12 December 2014
TV stars Richard Madeley and Judy Finnigan attended the trust’s glittering staff achievement awards ceremony last night, which recognised members of staff for their outstanding contribution to the trust.
Nearly 100 members of staff were nominated for awards at the outstanding contributions and rewards (OSCaRs) event at the Royal Free Hospital on Thursday night.
Richard and Judy praised the staff for their hard work and helped to hand out 20 awards in eight different categories at the OSCaRs event, which around 250 people attended.
The couple said they were delighted to attended and added: “We know that this years’ event is of special significance because it is the first year that the Royal Free London is made up of staff from Barnet Hospital, Chase Farm Hospital and the Royal Free Hospital. You are now all part of the sixth biggest NHS trust in the country and this event is all about reflecting on your hard work.”
Dominic Dodd, the chairman of the trust, said: “Tonight is about celebrating the tremendous work of our staff. We are here to recognise the remarkable achievements you have accomplished over the past year and the excellent work that has been done to improve the lives of our patients. Our staff have given their all and ensured that world class patient care has continue to be delivered at all of our sites.”
He added: “It has been a very difficult to make a decision as to the award winners this year with the calibre of entries, if I could give an Oscar to everyone here tonight I would!”
Among the winners was Katherine Hopkins, a Macmillan nurse consultant, who won the chairman’s leadership award. She said: “I am retiring next month so I will have been a nurse for 37 years and spent 30 of those at the Royal Free Hospital on different occasions.
“I think it is an amazing organisation and it has been my second home and I feel very touched to be given that award. It means a huge amount.”
A posthumous award was also given to Professor Andrew Burroughs, a world renowned professor of hepatology and consultant hepatologist who worked in the Sheila Sherlock Liver Centre at the Royal Free Hospital for the majority of his career. Professor Burroughs died in March 2014 but was nominated for the chairman’s leadership award by a patient who felt she owed her life to him.
Professor Stephen Powis, medical director of the trust, said there were a number of things that were special about Professor Burroughs. “He had a great passion for finding and teaching and bringing forward the next generation of doctors. He carried that flame, that dream, that Sheila Sherlock lit when she founded that liver unit.”
David Sloman, the chief executive of the trust, said: “I’d like to say a huge thank you to Richard and Judy for joining us this evening and congratulations to all of our OSCaR winners and nominees, you really have made an outstanding contribution to the trust.”
He added: “A special thanks goes to the Royal Free Charity, which has funded tonight’s wonderful event. Without the charity’s help, the event would not have been possible.”
Notes to editors:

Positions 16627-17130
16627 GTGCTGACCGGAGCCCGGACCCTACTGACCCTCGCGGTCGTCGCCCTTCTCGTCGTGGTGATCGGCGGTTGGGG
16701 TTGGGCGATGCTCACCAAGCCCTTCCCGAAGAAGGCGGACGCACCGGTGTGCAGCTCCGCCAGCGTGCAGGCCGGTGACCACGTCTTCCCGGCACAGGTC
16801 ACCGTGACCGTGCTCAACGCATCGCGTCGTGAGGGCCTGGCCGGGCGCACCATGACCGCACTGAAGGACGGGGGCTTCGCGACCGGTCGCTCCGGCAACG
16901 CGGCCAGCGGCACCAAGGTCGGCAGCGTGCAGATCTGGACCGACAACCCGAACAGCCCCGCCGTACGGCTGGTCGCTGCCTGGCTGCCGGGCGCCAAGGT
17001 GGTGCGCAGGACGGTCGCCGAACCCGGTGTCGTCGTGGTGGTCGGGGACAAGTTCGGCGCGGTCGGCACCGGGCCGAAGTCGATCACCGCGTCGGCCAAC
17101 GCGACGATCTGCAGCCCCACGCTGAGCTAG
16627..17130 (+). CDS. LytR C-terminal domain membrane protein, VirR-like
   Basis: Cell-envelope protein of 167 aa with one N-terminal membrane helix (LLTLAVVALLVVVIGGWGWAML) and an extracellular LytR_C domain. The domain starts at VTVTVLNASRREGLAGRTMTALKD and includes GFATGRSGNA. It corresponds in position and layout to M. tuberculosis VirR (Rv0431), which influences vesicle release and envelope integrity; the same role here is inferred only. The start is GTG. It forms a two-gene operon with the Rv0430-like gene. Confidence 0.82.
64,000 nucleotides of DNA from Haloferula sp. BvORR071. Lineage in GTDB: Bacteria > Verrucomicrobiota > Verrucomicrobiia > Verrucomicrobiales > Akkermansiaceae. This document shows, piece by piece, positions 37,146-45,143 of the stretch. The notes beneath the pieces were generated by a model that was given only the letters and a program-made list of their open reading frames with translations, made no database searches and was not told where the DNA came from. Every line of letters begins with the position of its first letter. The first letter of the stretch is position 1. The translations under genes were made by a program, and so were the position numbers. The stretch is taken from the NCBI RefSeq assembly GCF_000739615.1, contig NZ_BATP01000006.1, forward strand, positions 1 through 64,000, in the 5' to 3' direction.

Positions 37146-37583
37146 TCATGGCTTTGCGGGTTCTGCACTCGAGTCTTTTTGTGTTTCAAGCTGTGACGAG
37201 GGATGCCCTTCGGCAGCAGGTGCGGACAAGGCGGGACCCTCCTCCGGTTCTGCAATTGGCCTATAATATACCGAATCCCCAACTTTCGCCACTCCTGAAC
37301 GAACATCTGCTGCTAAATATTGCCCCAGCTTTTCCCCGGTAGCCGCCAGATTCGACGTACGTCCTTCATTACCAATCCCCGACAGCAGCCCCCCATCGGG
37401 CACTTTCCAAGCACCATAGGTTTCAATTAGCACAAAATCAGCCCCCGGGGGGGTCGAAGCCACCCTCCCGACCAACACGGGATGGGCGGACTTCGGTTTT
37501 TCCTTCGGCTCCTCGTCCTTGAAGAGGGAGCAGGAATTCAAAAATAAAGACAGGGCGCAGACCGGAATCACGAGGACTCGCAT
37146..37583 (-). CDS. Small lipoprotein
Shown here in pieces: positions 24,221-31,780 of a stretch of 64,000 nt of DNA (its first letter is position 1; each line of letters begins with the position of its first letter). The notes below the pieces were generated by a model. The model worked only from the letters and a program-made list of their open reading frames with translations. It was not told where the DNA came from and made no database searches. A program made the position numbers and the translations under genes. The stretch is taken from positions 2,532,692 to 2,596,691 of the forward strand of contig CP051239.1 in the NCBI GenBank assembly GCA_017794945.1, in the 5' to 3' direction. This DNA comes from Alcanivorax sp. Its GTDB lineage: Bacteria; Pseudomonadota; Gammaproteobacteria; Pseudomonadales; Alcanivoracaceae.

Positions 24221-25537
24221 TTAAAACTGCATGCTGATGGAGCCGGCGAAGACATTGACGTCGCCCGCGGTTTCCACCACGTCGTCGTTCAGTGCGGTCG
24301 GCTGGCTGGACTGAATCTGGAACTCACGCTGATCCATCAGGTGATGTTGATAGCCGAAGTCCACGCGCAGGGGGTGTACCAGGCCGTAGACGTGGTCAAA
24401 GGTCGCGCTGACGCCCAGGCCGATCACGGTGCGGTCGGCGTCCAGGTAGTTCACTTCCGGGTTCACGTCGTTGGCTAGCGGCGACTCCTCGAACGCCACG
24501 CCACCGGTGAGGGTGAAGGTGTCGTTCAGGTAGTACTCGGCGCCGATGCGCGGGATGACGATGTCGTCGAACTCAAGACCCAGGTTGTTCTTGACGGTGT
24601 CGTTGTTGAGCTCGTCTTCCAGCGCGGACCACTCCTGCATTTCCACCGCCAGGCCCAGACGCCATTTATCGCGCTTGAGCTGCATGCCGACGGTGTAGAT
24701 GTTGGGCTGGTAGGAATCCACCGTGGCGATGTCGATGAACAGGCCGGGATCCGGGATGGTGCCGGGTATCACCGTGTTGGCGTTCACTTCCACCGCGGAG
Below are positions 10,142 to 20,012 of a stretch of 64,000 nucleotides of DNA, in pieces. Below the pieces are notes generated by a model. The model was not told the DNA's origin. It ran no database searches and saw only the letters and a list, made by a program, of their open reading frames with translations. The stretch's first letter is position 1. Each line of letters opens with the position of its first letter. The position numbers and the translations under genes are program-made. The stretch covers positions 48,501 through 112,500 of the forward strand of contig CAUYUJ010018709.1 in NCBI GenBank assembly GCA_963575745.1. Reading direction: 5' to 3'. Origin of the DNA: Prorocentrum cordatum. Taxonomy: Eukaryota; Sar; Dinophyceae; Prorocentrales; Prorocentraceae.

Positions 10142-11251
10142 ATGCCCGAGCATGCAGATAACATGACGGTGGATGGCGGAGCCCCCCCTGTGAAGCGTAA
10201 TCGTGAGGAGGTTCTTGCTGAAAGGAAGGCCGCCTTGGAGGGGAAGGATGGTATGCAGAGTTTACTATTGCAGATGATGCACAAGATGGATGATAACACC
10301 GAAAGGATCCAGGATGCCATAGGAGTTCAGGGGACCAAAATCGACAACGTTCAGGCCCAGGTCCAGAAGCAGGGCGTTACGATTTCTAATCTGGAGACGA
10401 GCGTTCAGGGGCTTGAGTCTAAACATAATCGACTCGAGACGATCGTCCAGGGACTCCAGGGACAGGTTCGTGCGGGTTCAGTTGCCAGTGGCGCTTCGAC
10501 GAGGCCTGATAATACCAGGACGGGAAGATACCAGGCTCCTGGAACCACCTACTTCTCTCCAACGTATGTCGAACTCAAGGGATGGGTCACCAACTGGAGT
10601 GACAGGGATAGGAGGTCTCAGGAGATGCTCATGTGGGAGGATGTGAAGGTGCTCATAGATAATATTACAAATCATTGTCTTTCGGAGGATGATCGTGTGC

The winners of the awards were:
Outstanding contribution to patient care award:
Highly commended – Meryl Davis, consultant vascular surgeon
Runner up – Florenc Vrapi, speciality doctor (cardiology)
Individual winner – Karen Kilbride, ward sister
Team winner – high level isolation unit/Ebola team
Unsung hero award:
Highly commended – Philip India, assistant technical officer
Runner up – Angeline Shoniwa, senior sister
Individual winner – Jackie Sanders, clinical nurse specialist (colposcopy)
Team winner – Royal Free Hospital patient advice and liaison service team – Roz De Silva, Sebastien Pumfrey and Rose Ward
Quality, research and/or innovation award:
Runner up - community neurological conditions management team
Winner – Andrew Symes, clinical nurse specialist, and Sarita Workman, research sister
Outstanding contribution to education award:
Team winner - nursing and midwifery education and development team
Individual winner – Huw Beynon, consultant physician
Volunteer of the year award:
Runner up – Royal Free Hospital front of house team
Winner – Shetal Patel, volunteer (Barnet Hospital)
Outstanding contribution to patient safety award:
Individual winner – Caitriona Stapleton, patient safety facilitator
Team winner – 9 north ward team
Equality, diversity and inclusion award:
Runner up – Jackie Macklin and Dawn Atkinson (equality and diversity team)
Winner – Radiology admin and clerical team
Chairman’s leadership award:
Runner up – Emily Hills, occupational therapist
Winner – Katherine Hopkins, Macmillan nurse consultant
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About the Royal Free London NHS Foundation Trust
The Royal Free began as a pioneering organisation and continues to play a leading role in the care of patients. Our mission is to provide world class expertise and local care. In the 21st century, the Royal Free London continues to lead improvements in healthcare.
The Royal Free London attracts patients from across the country and beyond to its specialist services in liver, kidney and bone marrow transplantation, haemophilia, renal, HIV, infectious diseases, plastic surgery, immunology, vascular surgery, cardiology, amyloidosis and scleroderma and we are a member of the academic health science partnership UCLPartners.
In July 2014 Barnet Hospital and Chase Farm Hospital became part of the Royal Free London.